"No doubt it would be superficial to liken the universal grammar theory to a virtual program wherein all the steps of Ginger Rogers and Fred Astaire are reduced to a flow chart, with no attention to Fred's ears of the ineffable things Ginger does with her shoulders. But I get no kick from genetics."Allusive, witty, complex, and ultimately an argument for the irreducible magic of language. Thanks, Roy.
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The Life and Times of Scrooge McDuck by Don Rosa
Laugh if you want to, but this was probably the single most enjoyable and comforting and even inspiring book I read during the designated period. Don Rosa is building on the world created by Carl Barks, the originator of the comics about Donald, Huey, Dewey, and Louie, and Uncle Scrooge – a late addition, at first seen as a one-shot character, but one that became so popular Barks used him often. Rosa has taken all the allusions to the ways in which Uncle Scrooge amassed the ridiculous fortune in the Duckberg money bin, and created a 70-year saga of the adventures of Scrooge: from a bootblack in Edinburgh to a steamboat pilot on the Mississippi to a cowboy in Montana to a gold hunter in Australia, South Africa, and ultimately the Yukon. The thing that I loved was that it took the ultimate billionaire 20 years of failure before he found his first gold nugget: he got to the diggings too late, or his boat sank, or he had to go home to defend the family castle. But every adventure taught him to be "tougher than the toughies, and sharper than the sharpies," and to be a straight dealer (except for that one time he got greedy and burned an African village, for which an avenging zombie followed him the rest of his life – nice symbolism). If Scrooge can deal with decades of failure in pursuit of his dream, gosh darnit, so can I – and I know a bookstore is going to make me happier than that cranky old man's bin full of money. And incidentally, it's a great adventure story, far more interesting than what you probably think of when you think of Disney. Check it out.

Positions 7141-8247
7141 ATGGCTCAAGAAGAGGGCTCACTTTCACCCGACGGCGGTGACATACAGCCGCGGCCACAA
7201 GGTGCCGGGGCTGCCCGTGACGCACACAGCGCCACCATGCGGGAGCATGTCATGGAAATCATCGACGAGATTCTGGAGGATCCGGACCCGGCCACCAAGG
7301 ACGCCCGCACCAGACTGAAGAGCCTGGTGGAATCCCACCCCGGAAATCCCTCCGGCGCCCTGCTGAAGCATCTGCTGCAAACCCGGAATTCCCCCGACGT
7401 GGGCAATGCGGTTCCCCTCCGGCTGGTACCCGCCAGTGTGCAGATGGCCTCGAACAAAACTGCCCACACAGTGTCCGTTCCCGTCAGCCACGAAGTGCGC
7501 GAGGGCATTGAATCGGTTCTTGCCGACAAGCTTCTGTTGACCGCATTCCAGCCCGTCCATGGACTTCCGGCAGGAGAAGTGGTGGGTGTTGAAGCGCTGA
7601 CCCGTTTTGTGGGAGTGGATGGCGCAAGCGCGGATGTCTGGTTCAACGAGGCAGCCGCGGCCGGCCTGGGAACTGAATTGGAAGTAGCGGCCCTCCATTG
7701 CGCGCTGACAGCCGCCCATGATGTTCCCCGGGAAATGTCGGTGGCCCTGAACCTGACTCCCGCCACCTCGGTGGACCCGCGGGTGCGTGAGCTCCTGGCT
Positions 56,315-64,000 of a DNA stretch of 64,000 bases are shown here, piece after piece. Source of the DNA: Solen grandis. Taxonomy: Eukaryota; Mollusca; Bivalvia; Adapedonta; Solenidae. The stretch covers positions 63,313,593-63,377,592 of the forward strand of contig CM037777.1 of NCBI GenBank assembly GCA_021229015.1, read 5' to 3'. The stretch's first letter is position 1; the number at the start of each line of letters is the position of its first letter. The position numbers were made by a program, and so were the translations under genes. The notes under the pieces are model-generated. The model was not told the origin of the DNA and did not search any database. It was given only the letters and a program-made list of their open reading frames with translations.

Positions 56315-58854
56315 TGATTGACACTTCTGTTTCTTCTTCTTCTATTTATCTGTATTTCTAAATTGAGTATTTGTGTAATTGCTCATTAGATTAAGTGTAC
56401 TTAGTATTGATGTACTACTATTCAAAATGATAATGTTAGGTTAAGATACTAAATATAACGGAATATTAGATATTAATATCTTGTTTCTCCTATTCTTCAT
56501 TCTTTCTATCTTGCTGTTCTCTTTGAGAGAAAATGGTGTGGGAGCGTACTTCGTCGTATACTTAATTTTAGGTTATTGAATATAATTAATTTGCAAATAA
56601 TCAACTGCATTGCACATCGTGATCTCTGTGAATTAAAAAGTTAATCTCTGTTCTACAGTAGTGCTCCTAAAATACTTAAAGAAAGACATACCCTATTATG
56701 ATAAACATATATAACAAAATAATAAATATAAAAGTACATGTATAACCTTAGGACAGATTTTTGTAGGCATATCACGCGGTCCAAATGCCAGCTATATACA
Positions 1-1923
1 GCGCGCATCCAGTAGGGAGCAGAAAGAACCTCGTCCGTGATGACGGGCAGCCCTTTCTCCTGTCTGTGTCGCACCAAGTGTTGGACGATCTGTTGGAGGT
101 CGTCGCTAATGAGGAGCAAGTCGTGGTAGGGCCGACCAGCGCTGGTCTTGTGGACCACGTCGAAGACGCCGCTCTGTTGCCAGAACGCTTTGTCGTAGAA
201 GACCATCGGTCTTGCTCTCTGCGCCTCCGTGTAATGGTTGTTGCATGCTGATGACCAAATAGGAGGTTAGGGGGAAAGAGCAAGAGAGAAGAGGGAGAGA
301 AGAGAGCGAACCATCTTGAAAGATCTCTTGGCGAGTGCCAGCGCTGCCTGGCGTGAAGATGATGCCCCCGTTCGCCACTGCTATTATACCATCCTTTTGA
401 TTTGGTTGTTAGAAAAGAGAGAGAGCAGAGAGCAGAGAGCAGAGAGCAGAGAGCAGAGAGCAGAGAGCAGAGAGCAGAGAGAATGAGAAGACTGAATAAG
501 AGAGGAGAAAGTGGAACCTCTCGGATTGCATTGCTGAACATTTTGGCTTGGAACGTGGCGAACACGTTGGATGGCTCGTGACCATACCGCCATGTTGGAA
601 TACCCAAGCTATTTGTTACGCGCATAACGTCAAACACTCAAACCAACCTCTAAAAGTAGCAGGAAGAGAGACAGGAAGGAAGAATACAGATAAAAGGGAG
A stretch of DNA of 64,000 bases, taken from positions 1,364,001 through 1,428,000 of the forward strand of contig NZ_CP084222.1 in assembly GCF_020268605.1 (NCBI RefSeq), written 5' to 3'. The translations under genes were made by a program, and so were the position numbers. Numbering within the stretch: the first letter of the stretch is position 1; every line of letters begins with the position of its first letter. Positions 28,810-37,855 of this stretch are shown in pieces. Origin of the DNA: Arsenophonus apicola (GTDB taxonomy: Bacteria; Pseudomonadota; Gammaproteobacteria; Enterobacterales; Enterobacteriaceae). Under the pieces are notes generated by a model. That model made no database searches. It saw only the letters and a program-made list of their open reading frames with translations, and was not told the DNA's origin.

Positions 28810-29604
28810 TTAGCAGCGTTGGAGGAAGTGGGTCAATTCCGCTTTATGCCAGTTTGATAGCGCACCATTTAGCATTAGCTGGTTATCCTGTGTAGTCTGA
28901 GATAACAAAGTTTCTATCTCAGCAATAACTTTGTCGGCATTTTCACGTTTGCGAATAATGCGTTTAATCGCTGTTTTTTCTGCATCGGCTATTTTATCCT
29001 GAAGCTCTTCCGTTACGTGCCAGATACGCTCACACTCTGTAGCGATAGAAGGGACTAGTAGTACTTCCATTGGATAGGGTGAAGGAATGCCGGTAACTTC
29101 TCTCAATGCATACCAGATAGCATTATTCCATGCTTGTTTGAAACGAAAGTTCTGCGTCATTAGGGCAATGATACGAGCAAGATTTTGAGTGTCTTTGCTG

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Green Arrow: Quiver, Book 1 by Kevin Smith, Phil Hester, and Ande Parks
One of the nice things about working retail (and being on the evening event hosting shift) is that I rarely have to leave the house in the early morning. Cold, rainy holiday mornings are made for sitting up in bed with a cup of coffee and reading comic books. This, I have discovered, is the way to total contentment. This re-introduction of the character of Green Arrow, written by Clerks' own Kevin Smith, is one I'd read before, but I felt like returning to old favorites. It's a cut above a lot of the superhero comics writing out there, but it's still a lot of costumes and monsters and secret hideouts. I like the new Green Arrow series because of the interesting contrast between the original, Oliver Queen – the fiery leftist railing against "corporate fat cats" as only a rich boy can do, who's also a chronic womanizer – and the new Green Arrow, Connor Hawke, Oliver's recently discovered illegitimate son, a Zen buddhist and all-around quiet sort, except for the ass-kicking archery. The original GA comes back from the dead, as people do in this sort of story, and has to deal with the changes in the world since his heyday in the Silver Age, along with the usual bad guys and relationship drama. It's total fun, with the occasional moral lesson for good measure. Hooray for escapism, one of the many things books can do.
Next time, Part II: Engage!